5. “His Joe Andruzzi Foundation was in the midst of a post-marathon party, after 21 runners (including former Pats linebacker Matt Chatham) had raised $163,000 for families dealing with cancer.”

    This also makes him a hero.

  6. The one blessing in all of this was all the emergency personnel on hand just as a normal part of the race. This allowed an instant response and there might be many more dead if the wounded had had to wait several minutes before ambulances and emts were on the scene.

    Not to mention the likes of Joe and the others who jumped in and helped as best as they could.

  7. Mr. Andruzzi,

    You describe what your brothers and others like them do as being worthy of being called a hero and you are most certainly correct. What you failed to realize is that you did exactly that, you ran into a blast zone to help others with disregard of your own safety. So while you may not want people calling you a hero, and most who are act the same way, your actions were heroic, maybe even more so because you were not trained like the brave first responders are. I am sure the people you helped are most gracious and the first responders are as well. In the time they needed the most help you were there to lend a hand.

  8. We must remember this kind of thing when we hear of the next NFL player getting into serious trouble for what ever reason, that most about 99.9% are decent people. As far as Joe Andruzzi is concerned no he was not running into a burning building or under a hail of bullets but what he done he didn’t have to do, there was probably a ton of people who could have picked the lady up but he was the person that produced when she needed help which is not always easy.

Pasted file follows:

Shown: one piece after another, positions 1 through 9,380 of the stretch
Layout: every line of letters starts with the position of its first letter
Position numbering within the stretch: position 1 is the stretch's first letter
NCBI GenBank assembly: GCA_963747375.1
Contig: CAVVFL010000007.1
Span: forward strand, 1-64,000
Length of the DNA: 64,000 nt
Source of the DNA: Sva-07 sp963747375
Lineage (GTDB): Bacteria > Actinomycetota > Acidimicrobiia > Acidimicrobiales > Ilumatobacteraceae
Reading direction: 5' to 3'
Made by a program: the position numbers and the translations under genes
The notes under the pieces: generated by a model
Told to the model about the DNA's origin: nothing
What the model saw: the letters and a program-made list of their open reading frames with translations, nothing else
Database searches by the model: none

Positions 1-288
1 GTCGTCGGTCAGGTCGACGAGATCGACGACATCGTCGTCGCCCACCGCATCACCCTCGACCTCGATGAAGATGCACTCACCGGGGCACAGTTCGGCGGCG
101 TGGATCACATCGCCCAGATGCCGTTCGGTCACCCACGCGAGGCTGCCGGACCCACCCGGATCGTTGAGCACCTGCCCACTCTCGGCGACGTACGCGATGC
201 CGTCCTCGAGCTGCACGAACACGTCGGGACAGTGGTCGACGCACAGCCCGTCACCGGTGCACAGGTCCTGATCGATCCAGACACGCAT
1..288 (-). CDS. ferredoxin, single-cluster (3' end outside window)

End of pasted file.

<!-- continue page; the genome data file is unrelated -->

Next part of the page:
9. Nice work good sir.

    Sorry to make light of the situation, but JA is a really big dude, I would expect him to dwarf any woman he’s carrying. He doesn’t look that much bigger than the lady he’s carrying.

  10. Many people make a life of heroic actions but that doesn’t mean that in split moments he can’t be a hero or at least someones hero. He’s one of many hero’s from that day.

  11. Not surprised to hear his response, and definitely don’t think there’s any false modesty in what he’s saying. Great guy, and typical Pats player from the dynasty teams….emphasis on the team, not any one individual.

  12. I think the term “Hero” is way over used. Joe Andruzzi is obviously a good guy that did the right thing in an awful & dangerous situation. I commend him for his courage and hope & pray for all of the victims. I also hope & pray for swift justice!

  13. Would you expect anything less from him? I love this guy and have never met him in my life. Boo the Pats, but go Joe go.

  14. I think the fact that he is unwilling to accept the “hero” tag speaks volumes about this guy. So humble, and thinks that is what he would be expected to do in that situation.

    I definitely like reading about athletes doing things like this, but I also like to remember the thousands of nameless and faceless individuals who display acts of heroism on a daily basis and go unmentioned.

  15. Next time you hear about a player arrested for domestic abuse or dui or breaking any law pull out this article and remind yourself that 99% of NFL players are awesome people who give back to their community.

  16. The real heroes always say they are not, that they just did what anyone else would. The firefighters, EMTs, police, and military all say they are just doing their job. They don’t seek the spotlight or look for thanks. That is just who they are.

    Thank you to all of them, including Joe Andruzzi, anyway.

Leave a Reply

You must be logged in to leave a comment. Not a member? Register now!